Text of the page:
4. Make a first offer that is self-serving. While you may believe that allowing the credit card company to make the first offer is advantageous, this is not always the case. In fact, because the first offer is usually the focal point (a.k.a., anchor) of the rest of the negotiations, making the first offer gives you control over how the negotiation proceeds. However, if your first offer is not well-informed, you risk alienating the credit card company and failing to reach a settlement at all.

If you intend to make the first offer, make one that can be supported by a substantial amount of evidence. This will give you control over what happens next.

5. Present your counterpart with a number of options. Give the credit card company options. You will learn about the other side’s values as a result of this. You can shuffle and throw out new options based on how each offer is received. Your adaptability will also be interpreted as a sign of goodwill.

Offer a lump sum payment as well as a forbearance option, for example. If the credit card company rejects the forbearance option, offer a repayment plan instead. In this simple sequence of events, you will have demonstrated your adaptability while learning that the credit card company is desperate for money (because forbearance would require them to freeze the account for a period of time before they ever receive any money).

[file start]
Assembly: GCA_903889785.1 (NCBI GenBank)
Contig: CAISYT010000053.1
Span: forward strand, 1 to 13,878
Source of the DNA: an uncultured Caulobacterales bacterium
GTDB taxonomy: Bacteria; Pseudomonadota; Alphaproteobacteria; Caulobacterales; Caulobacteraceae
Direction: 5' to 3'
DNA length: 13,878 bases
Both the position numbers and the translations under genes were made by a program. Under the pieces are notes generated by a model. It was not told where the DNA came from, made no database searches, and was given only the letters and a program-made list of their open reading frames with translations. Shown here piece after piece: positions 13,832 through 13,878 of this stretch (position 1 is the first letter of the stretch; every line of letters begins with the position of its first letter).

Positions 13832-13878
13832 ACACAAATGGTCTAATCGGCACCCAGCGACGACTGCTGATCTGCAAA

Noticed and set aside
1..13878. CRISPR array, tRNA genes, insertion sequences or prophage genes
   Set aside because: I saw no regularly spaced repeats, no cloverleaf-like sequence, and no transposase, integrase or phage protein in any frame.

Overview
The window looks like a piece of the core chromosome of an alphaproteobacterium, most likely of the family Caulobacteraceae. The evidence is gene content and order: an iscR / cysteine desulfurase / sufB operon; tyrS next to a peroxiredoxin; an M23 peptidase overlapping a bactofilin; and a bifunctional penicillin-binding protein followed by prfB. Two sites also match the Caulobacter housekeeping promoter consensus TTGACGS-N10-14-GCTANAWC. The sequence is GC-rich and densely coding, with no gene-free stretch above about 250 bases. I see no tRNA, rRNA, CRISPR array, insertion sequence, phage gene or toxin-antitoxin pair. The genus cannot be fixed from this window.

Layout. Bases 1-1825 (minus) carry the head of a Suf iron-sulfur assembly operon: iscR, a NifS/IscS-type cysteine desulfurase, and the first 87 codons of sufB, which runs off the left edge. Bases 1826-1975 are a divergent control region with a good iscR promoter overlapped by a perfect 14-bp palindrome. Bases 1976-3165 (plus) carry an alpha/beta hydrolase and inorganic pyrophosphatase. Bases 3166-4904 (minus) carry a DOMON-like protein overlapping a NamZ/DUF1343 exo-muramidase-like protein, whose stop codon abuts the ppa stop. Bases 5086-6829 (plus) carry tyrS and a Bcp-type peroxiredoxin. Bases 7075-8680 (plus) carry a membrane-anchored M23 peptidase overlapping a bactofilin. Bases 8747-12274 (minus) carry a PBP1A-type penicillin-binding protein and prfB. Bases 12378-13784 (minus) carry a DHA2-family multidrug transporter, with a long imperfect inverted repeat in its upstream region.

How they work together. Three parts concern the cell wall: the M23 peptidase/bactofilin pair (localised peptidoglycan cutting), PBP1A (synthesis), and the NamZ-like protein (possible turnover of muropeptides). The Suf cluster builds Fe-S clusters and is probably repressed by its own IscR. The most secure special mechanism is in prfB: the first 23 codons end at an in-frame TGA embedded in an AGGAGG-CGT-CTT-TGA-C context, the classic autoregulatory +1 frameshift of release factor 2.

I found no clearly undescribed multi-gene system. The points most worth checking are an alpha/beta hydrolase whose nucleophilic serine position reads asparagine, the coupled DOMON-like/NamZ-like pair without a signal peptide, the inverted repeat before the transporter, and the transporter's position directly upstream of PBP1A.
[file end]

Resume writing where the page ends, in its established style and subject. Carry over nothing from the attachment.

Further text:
6. Maintain your position. Continue to make quality counteroffers without giving up too much as the negotiations progress. In fact, if the credit card company makes the first offer, consider countering with your original offer. This will assist you in avoiding the first offer’s anchor.

7. Experiment with showing your hand. If you can’t come up with a solution, tell the credit card company what your BATNA is. However, do not simply state, “This is my best option.” Instead, inform the credit card company that you are considering other options but would like to reach an agreement. When your BATNA is bankruptcy, this can be extremely persuasive in the context of a credit card company.